This is a guest post by Sean Glaze from Great Results Team Building.
Coaches, managers, teammates and co-workers have all heard and likely even parroted to other people for years that “there is no I in TEAM.” But the reality is that every team truly IS made up of individuals.
And it is the knowledge that ALL teams begin as a collection of individuals that helps great leaders create successful teams. Successful coaches, managers, coworkers and teammates become successful team leaders when they accept that there is a huge difference between a group and a team.
Groups (or crowds) are not necessarily teams.
A group is a collection of people who are simply together in the same area, while a team is a cohesive group who contribute diverse skills and resources to accomplish a compelling common goal.
Wearing the same uniform or being employed by the same company does not make a group more productive or successful as a team.
Teamwork, like most anything else, rarely happens by accident. Teamwork is a skill that must be developed.
You have likely heard an acronym for TEAM that suggests “together everyone achieves more.” But that is NOT always true! Together, people may sometimes struggle to agree on a goal, or hold onto grudges, or communicate poorly, or refuse to accept roles, or simply lack quality leadership.
If you want to build a stronger TEAM, and would appreciate a more realistic acronym, you must begin with the understanding that those “I’s” that your group consists of all bring four important things with them. Each group, when they first form, consists of individuals who each have their own:
Each group member has a specific strength or skill that can benefit your group. You will need to help them focus on and contribute their talents. It is the willingness of each member to contribute what they do well (and allow others to share their strengths as well) that will determine mu of your team’s potential for success.
Each group member brings a set of expectations and assumptions – both about him/herself and about the others that are part f the group based on previous experiences. Those expectations and assumptions must be identified, challenged, and often modified to get everyone on the same page about clarifying goals and then clarifying who needs to do what and why.
Each group member also brings a level of enthusiasm or cynicism to the team. As a leader, it is important to recognize possible negative attitudes and either remove them or remedy them by inspiring a greater sense of ownership. Energy and enthusiasm are a choice each member makes, regardless of circumstances, and you want to surround yourself with people who choose to remain positive and energetic.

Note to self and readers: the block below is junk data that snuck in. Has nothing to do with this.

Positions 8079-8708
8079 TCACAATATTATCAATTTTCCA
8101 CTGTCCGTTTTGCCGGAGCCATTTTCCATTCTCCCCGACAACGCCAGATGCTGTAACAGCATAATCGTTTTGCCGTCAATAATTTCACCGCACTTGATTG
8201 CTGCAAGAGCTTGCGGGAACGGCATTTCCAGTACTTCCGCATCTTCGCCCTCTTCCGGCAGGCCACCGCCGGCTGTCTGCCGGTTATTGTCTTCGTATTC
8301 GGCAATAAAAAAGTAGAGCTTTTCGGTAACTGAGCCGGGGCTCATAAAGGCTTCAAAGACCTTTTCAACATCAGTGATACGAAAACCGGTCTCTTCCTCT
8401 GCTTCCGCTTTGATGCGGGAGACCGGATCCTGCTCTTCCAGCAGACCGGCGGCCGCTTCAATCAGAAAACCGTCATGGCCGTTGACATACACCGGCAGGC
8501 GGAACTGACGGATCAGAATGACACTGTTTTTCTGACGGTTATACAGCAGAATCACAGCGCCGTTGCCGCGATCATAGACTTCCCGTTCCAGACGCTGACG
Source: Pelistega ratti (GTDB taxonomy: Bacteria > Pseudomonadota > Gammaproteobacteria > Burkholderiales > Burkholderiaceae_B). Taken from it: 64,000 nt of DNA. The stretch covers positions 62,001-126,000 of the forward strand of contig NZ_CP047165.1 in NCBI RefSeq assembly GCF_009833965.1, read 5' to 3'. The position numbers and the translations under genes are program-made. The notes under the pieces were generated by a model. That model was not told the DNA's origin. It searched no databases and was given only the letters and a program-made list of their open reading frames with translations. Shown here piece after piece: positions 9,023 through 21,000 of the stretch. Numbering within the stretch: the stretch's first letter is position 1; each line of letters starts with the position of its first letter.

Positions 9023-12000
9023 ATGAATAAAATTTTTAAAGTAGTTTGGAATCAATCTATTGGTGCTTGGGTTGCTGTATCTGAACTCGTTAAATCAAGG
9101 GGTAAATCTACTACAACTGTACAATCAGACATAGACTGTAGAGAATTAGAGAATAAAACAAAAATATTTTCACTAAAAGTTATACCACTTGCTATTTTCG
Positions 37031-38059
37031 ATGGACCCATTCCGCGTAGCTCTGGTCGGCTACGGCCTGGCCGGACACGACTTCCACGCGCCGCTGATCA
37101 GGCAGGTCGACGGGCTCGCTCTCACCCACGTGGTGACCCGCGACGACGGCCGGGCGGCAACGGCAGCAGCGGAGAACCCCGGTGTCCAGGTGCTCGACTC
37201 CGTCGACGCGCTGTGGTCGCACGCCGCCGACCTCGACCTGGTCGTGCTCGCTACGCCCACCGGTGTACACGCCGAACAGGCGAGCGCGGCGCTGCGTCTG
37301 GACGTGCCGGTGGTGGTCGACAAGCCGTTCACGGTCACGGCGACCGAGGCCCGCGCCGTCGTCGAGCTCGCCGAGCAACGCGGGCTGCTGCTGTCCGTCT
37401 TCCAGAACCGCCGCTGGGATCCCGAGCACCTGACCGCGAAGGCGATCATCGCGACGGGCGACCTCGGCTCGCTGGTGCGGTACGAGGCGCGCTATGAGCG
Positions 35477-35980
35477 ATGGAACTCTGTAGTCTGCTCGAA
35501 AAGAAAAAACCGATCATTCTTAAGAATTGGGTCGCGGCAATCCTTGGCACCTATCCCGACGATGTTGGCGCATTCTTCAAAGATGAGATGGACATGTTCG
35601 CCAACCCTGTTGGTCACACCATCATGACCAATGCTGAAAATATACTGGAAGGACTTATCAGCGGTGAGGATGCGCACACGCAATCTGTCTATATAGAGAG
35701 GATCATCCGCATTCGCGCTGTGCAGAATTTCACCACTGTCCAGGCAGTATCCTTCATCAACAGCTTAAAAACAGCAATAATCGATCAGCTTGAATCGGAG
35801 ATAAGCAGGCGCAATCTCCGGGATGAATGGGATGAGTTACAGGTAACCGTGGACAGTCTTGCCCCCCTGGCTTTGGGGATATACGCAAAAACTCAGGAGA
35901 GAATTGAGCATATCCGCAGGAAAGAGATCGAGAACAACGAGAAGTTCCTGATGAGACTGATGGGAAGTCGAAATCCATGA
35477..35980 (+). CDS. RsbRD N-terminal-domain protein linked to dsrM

Each group member brings, perhaps most importantly, their own separate reasons WHY they want to be part of the group. As a leader, you should not assume that they are there to accomplish the same things for the same reasons that are important to you. Be mindful that finding their why, and connecting the team’s successful achievement to their individual needs or desires, is a powerful and important part of any leadership role.
Team development requires that leaders begin the team building process by recognizing the four things that every “I” on the team will bring to the group, and then communicate well enough that everyone eventually buys into working to reach the same destination – even if their motivations are not all the same.
Leadership is not by position or information; it is by passion and influence! It is your job as a leader to encourage and inspire those talents and personalities to row together in the same direction with the same purpose.
Yes, there truly is an “I” in team – but each of those individuals in a group can become a team when they accept that tremendous benefits come from being a small part of something larger and more significant than themselves!
If your team has too many I’s that have not yet become a more cohesive and effective TEAM, it would be my pleasure to help you get everyone on the same page and rowing in the same direction. Contact me to discuss how a full or half day team building event or an interactive message from a fun team building speaker can inspire the team development you desire.
And I would be honored if you chose to follow me on twitter or to connect on Facebook to get additional information and teamwork resources!
This is a keeper! Good info! I also like “Guestpost: There Truly is an “i” in TEAM” for the title. Thank you for the info Eitel.